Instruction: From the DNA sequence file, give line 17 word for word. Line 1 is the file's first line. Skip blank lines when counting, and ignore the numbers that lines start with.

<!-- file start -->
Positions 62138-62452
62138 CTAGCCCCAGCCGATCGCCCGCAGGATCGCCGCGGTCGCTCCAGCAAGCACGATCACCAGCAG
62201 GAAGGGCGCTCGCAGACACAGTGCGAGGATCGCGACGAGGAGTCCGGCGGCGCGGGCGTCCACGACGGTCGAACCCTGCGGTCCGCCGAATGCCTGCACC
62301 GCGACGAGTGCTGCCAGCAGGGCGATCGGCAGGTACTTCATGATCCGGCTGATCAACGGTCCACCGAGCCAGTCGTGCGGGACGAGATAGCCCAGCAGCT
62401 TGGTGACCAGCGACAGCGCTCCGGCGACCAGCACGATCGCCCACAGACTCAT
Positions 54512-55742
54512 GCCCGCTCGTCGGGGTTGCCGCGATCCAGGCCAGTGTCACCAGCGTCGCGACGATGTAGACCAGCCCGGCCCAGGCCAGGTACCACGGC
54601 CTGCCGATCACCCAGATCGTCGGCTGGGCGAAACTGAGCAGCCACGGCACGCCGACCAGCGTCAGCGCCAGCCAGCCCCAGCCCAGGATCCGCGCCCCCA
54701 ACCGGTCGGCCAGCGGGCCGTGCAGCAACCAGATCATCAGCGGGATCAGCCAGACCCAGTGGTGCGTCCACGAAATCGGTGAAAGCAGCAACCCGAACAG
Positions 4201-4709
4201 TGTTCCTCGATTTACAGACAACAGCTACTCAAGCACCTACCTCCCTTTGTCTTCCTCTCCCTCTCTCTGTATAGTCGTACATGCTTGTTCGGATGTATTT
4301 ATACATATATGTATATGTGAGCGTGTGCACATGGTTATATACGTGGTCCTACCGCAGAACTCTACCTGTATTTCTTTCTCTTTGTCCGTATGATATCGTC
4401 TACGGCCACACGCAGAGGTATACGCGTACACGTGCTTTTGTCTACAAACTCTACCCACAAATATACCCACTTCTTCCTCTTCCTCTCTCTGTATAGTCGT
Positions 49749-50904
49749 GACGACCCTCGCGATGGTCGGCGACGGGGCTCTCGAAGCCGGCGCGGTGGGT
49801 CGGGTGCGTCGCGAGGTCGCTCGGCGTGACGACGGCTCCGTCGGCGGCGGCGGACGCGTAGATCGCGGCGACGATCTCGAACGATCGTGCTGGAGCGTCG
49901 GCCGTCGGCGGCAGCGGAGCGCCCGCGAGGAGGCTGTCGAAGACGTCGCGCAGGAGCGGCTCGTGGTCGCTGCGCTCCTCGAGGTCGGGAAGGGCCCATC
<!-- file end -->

49901 GCCGTCGGCGGCAGCGGAGCGCCCGCGAGGAGGCTGTCGAAGACGTCGCGCAGGAGCGGCTCGTGGTCGCTGCGCTCCTCGAGGTCGGGAAGGGCCCATC